This particular ceviche is spicy because the addition of a fair amount of crushed ajís or whatever dried chiles you have available. The use of corn and sweet potatoes signal this dish as being very typically Peruvian. Serve it as an entree for lunch or dinner on those hot and sweltering days of summer. Note: This recipe requires advance preparation.
Here is my version of the classic hot sauce of Rodrigues Island. It is very thick, so feel free to thin with more water if you want. You’d think that this sauce might be sour, but it’s not–the sugar in the red chiles seems to temper it. Any fresh red chiles can be used, and you can adjust the heat level to your liking. The yield is high here, but the color is so beautiful that you should put the excess in decorative bottles as gifts for your friends. It will keep for several weeks in the refrigerator. Serve it over fish or other seafood.
This is a very basic recipe for Mexican rice that will complement any number of entrees. Just about any green chile works well in this dish, so try using jalapeños, serranos, or poblanos in place of the New Mexican green. You can also vary the vegetables and either add or substitute peas, carrots and even chopped green beans for a different appearing and tasting rice dish. Queso fresco is a soft, crumbly Mexican cheese. If you can’t find it locally, a mild feta is a good substitute.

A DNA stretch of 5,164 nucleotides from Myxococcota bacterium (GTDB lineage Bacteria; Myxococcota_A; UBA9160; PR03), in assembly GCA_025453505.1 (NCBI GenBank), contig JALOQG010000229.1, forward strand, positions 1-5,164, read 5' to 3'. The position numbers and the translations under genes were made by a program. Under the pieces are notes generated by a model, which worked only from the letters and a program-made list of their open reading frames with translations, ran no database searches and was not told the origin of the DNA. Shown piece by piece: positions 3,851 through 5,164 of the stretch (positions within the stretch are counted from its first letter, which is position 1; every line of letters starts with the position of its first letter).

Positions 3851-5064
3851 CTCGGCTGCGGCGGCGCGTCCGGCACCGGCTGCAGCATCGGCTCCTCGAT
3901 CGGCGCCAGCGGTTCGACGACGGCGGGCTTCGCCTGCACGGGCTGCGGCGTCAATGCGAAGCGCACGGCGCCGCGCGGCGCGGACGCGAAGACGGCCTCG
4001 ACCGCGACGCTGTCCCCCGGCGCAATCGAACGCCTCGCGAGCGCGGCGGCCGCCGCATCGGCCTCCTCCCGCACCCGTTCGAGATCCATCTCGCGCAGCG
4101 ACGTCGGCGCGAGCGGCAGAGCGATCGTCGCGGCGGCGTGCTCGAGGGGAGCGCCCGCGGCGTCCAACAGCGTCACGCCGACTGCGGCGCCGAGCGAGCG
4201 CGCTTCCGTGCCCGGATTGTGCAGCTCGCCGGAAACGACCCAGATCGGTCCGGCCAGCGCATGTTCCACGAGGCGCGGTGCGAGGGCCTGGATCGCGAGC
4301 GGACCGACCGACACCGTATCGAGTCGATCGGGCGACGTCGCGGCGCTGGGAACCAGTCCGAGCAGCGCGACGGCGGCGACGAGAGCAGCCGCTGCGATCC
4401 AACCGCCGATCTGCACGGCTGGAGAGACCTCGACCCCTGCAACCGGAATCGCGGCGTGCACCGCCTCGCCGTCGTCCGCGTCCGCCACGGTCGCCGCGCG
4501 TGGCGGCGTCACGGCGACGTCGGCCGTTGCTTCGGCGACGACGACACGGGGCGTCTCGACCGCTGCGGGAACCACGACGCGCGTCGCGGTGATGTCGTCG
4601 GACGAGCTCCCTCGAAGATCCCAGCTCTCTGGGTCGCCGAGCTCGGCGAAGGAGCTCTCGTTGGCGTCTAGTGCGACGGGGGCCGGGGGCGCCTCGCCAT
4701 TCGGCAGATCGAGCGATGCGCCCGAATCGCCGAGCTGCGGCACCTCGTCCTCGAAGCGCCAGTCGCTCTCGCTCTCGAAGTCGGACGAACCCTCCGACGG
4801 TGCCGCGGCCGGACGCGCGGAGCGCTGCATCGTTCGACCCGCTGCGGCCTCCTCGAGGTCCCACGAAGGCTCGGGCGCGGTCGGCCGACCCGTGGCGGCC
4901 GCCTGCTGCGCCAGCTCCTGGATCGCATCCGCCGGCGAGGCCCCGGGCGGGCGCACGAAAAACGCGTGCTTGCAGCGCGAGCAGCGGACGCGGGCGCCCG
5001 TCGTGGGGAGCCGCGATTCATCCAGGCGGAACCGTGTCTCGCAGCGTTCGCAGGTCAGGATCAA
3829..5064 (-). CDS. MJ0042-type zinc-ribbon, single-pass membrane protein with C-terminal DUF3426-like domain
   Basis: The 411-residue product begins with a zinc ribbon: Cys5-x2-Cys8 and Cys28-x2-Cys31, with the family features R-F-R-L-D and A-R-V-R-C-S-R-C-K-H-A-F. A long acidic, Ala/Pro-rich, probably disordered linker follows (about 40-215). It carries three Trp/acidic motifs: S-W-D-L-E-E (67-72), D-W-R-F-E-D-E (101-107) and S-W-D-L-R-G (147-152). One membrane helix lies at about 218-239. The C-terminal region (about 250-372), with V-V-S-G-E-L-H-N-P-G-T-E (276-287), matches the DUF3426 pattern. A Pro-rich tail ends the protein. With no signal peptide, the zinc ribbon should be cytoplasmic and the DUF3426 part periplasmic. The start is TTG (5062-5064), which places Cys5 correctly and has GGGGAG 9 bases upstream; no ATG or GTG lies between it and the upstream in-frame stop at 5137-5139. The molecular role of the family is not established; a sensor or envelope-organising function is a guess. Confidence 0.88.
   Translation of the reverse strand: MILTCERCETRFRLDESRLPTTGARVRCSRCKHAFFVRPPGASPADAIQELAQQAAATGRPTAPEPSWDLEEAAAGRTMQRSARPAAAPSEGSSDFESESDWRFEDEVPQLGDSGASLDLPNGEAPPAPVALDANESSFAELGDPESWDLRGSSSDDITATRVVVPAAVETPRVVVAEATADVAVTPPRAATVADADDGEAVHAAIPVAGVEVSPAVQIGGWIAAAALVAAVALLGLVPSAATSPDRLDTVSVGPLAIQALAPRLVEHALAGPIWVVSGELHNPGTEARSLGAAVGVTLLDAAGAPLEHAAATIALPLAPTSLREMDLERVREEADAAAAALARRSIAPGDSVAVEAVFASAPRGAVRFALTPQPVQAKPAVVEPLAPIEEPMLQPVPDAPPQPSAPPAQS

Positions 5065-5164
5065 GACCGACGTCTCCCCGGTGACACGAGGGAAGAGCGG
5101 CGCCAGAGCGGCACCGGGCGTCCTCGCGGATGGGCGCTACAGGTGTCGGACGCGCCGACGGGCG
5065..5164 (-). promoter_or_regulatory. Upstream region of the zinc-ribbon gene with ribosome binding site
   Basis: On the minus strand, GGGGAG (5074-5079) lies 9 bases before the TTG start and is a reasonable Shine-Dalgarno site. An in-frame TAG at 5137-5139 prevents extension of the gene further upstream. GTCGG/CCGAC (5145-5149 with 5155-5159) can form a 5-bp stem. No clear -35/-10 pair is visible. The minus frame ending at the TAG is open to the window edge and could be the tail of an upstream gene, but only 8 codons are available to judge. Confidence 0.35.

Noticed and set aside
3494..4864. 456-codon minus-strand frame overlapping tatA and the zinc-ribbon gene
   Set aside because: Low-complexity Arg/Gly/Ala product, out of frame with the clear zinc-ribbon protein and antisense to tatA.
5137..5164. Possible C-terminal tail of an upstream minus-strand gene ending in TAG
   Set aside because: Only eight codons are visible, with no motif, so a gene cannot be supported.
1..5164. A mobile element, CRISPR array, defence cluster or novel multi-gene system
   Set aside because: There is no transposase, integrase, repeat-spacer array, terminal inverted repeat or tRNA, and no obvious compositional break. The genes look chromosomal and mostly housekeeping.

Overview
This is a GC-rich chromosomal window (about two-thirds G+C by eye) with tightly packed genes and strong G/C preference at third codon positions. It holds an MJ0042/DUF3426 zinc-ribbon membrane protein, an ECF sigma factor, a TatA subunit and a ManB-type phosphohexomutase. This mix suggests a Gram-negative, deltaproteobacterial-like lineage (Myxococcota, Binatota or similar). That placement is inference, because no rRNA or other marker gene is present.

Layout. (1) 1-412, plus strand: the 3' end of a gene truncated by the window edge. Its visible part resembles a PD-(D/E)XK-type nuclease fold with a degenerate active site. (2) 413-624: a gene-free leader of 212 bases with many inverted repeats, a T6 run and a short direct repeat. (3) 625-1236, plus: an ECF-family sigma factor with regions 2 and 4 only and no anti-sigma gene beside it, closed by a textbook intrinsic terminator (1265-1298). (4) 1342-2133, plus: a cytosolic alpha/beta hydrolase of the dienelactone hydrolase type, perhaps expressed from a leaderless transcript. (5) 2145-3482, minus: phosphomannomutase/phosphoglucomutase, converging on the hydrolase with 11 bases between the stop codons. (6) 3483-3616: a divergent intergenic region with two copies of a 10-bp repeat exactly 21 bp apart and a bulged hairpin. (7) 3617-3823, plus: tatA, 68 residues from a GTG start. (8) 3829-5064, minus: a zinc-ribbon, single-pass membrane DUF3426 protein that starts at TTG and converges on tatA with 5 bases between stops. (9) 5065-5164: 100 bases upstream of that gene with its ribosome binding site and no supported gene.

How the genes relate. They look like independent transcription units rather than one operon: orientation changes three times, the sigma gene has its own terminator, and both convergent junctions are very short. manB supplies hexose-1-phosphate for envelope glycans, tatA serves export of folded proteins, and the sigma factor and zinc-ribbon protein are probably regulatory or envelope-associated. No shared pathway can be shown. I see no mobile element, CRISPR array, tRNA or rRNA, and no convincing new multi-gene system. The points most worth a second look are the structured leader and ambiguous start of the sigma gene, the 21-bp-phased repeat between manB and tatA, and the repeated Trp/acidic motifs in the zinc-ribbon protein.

This salad is filling and light all at the same time. We've kept the calories low and satisfaction level high by including some of our favorite ingredients, including potatoes, mustard, and chipotle chiles.
This homemade pasta is excellent--as it should be since it comes from Adelina Willem, who makes spicy pastas in Las Cruces, New Mexico. To make other chile pastas, simply change the size of the noodles. If you are making them a day ahead of time, store them in the refrigerator.
This traditional tapa is not anything like a Mexican tortilla. A Spanish tortilla is a large, thick, omelet-like cake made with potatoes and eggs and is served at room temperature. Romesco sauce is an all-purpose Spanish sauce that is served with a wide variety of dishes. From the Tarragona region, this Catalan sauce combines two of the most popular horticultural imports from the New World---chiles and tomatoes. The sauce gets its name from the romesco chiles that are used but are not readily available outside of Spain. The combination of ancho and New Mexican chiles approximates the taste.